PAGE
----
New York to cease license suspensions after drug convictions
For many years now, people in New York who were convicted of any criminal drug offense have been subject to having their drivers’ licenses suspended. This was due to a federal regulation enacted in 1994 when the war on drugs was in its prime. States that failed to comply would lose some precious federal funds for highways.
As reported by Forbes, however, there is a legal loophole that states could use to get around the required license suspension and New York recently took advantage of that. The Prison Policy Initiative and Clemency Project estimate that approximately 180,000 people lost their right to drive for a period of time between 2009 and 2015 after being convicted of drug crimes that had nothing whatsoever to do with driving.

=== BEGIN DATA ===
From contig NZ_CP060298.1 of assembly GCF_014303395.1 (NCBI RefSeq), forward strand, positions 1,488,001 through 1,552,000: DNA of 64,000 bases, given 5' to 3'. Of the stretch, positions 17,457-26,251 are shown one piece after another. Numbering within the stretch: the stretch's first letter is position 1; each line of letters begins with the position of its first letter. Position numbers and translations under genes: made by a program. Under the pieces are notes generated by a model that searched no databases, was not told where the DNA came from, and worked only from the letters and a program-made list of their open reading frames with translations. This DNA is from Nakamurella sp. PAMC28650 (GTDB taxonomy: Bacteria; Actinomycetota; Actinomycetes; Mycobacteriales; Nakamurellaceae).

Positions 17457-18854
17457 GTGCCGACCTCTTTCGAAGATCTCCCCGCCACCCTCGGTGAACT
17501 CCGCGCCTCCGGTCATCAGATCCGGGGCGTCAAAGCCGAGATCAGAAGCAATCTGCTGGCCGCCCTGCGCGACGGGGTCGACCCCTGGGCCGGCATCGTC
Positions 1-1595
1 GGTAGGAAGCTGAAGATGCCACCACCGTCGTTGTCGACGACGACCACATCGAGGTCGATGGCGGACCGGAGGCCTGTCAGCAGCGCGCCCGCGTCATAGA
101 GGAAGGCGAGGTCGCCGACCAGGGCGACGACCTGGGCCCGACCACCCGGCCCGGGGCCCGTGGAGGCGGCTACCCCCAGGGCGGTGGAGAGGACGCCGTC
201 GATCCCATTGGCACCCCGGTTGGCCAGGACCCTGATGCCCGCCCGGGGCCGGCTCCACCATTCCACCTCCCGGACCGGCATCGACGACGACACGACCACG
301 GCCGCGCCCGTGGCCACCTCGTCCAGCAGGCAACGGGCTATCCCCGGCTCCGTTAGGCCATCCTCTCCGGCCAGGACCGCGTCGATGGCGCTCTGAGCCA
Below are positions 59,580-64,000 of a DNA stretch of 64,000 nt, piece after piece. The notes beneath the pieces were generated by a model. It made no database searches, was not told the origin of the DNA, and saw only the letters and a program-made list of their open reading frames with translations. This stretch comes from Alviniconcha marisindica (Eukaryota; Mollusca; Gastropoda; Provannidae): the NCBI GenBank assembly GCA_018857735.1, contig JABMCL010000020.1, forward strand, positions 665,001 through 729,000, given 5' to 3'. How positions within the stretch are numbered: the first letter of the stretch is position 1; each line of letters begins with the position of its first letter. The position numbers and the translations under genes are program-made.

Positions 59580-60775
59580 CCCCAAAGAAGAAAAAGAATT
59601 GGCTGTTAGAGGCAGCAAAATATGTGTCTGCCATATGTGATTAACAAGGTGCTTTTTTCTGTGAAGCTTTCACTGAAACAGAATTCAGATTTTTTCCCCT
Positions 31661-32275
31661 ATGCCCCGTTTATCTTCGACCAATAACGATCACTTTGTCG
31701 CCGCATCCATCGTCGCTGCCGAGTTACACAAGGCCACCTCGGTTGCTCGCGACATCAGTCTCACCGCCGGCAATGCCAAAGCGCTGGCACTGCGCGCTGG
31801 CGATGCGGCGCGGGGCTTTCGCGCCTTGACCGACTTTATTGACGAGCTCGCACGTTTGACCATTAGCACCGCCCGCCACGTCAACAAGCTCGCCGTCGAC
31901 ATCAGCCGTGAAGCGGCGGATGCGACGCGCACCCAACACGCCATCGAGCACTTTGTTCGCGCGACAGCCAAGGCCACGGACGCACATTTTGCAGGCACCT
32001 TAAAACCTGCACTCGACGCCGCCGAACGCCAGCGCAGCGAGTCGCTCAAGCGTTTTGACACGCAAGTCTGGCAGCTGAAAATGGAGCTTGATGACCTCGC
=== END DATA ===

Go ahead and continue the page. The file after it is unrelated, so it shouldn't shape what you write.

The federal regulation made it very difficult for some people to keep or get jobs as they were suddenly devoid of any viable means of transportation. Taking care of their families or their own medical needs could also be problematic when a person is unable to drive.
By passing a resolution in the state legislature, New York will be able to cease blindly suspending drivers’ licenses for people after they are convicted of drugs crimes. The state also made amendments via its 2020 budget that pave the way for more people to become licensed in certain occupations even with criminal records. These jobs include insurance adjustors, bingo operators and notary publics. The goal is to give people more opportunities to put their lives back together after a criminal conviction.